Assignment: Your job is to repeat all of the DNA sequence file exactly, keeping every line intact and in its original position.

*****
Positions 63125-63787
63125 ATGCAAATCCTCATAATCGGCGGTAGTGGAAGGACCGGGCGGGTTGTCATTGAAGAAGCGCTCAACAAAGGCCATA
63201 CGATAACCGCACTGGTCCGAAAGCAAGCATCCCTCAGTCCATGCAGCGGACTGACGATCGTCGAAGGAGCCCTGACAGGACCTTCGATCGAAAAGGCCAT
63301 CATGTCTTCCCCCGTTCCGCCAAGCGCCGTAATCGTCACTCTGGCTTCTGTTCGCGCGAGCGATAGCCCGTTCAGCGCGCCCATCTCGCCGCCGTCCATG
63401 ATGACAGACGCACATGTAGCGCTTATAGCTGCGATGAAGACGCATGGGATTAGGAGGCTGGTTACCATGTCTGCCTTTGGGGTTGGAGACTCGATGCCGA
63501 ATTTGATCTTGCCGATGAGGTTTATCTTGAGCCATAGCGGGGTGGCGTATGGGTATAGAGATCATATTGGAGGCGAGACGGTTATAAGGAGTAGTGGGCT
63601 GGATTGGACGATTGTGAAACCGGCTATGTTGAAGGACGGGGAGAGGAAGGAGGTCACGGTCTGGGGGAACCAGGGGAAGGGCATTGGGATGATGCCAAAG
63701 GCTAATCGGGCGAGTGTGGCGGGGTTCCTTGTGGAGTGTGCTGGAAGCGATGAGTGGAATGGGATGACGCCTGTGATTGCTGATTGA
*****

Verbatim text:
Positions 63125-63787
63125 ATGCAAATCCTCATAATCGGCGGTAGTGGAAGGACCGGGCGGGTTGTCATTGAAGAAGCGCTCAACAAAGGCCATA
63201 CGATAACCGCACTGGTCCGAAAGCAAGCATCCCTCAGTCCATGCAGCGGACTGACGATCGTCGAAGGAGCCCTGACAGGACCTTCGATCGAAAAGGCCAT
63301 CATGTCTTCCCCCGTTCCGCCAAGCGCCGTAATCGTCACTCTGGCTTCTGTTCGCGCGAGCGATAGCCCGTTCAGCGCGCCCATCTCGCCGCCGTCCATG
63401 ATGACAGACGCACATGTAGCGCTTATAGCTGCGATGAAGACGCATGGGATTAGGAGGCTGGTTACCATGTCTGCCTTTGGGGTTGGAGACTCGATGCCGA
63501 ATTTGATCTTGCCGATGAGGTTTATCTTGAGCCATAGCGGGGTGGCGTATGGGTATAGAGATCATATTGGAGGCGAGACGGTTATAAGGAGTAGTGGGCT
63601 GGATTGGACGATTGTGAAACCGGCTATGTTGAAGGACGGGGAGAGGAAGGAGGTCACGGTCTGGGGGAACCAGGGGAAGGGCATTGGGATGATGCCAAAG
63701 GCTAATCGGGCGAGTGTGGCGGGGTTCCTTGTGGAGTGTGCTGGAAGCGATGAGTGGAATGGGATGACGCCTGTGATTGCTGATTGA